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It could be said that the secret to a good collection lies in the ability to create unexpected and mesmerising visual juxtapositions of shapes, colours and materials. Yet there is more to it than meets the eye, as exemplified by the Stibbert Museum.

Assembling a collection does not only consist of lining up grandiose objects, but also means giving shape to a personal view of the world. The art of creating a chamber of wonders is both an arduous and very stimulating task.

Credit goes to Frederick Stibbert for setting up in Florence one of the most detailed and fascinating wunderkammer in the world in terms of size and historical value. A great gift was bestowed not only on Florence but upon humanity, helping us understand that man is first and foremost manufacturers, even in the art of warfare.

More than 56,000 works of art – mainly military paraphernalia – are held in the Museum, which was built in 1859 in Neo-Gothic style by Stibbert himself. The man started his collection casually at first and subsequently focusing on weapons, clothing, paintings, books and prints. However, his interests went further and branched out towards the East, reaching India, Turkey and Egypt (where he attended the inauguration of the Suez canal in 1869) – inspiring him to build an Egyptian style temple in the museum’s garden, perhaps following a design of his own.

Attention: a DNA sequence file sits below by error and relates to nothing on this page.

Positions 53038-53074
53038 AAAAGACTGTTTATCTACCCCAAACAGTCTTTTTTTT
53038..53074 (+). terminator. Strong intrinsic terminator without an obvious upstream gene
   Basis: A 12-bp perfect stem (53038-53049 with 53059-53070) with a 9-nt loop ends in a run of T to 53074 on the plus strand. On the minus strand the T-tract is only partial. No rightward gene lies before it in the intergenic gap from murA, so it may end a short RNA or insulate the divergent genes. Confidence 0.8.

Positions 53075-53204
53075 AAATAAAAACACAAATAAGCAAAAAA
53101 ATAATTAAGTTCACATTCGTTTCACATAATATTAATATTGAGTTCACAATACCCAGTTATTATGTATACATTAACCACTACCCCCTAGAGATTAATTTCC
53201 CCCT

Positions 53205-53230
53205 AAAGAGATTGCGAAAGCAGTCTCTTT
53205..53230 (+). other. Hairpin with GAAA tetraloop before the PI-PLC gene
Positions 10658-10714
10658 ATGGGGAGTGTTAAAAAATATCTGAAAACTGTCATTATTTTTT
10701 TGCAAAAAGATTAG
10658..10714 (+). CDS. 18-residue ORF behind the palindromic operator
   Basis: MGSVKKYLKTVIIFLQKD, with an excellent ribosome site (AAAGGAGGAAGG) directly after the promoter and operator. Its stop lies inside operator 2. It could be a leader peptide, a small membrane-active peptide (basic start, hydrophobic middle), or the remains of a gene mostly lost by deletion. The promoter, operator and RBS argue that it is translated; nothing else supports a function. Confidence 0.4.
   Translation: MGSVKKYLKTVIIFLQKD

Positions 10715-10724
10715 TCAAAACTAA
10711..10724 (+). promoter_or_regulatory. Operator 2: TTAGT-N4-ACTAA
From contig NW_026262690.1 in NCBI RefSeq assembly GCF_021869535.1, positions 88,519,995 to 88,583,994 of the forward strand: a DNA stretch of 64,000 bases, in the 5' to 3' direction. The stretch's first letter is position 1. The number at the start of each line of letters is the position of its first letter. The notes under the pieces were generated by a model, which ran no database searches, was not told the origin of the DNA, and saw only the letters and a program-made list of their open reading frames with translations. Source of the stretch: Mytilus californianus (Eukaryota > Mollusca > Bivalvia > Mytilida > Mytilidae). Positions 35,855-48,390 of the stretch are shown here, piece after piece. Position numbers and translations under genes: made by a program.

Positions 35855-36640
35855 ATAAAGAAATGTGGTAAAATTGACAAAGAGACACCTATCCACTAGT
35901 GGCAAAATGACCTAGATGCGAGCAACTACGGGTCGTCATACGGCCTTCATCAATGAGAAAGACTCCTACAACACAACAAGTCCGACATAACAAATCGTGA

Stibbert collected items on his journeys but also availed himself of a thick network of traders and acquaintances who kept him constantly up to date on the state of the antique market around the world. His collection grew thanks to an international approach to the world which was unusual in his times. His relentless quest made Stibbert an uncommon man to say the least, a precursor of future trends in Europe: he is believed to have donned an ‘English armour of 1370’ during the inauguration of the Gothic façade of the Duomo of Florence. Fashion however was always his main focus.

A section of the museum is dedicated to Oriental and European costume, with noteworthy items such as the gown worn by Emperor Napoleon for his crowning ceremony. Stibbert didn’t marry and neither did he have any direct heirs. He dedicated his entire life to what in his will he called ‘my Musem’, expressing the desire for his collection at Villa di Montughi in Florence to become a museum (currently known as the Stibbert Museum) and that it should be open to the public, with the caveat that the original layout be maintained just as he had designed it.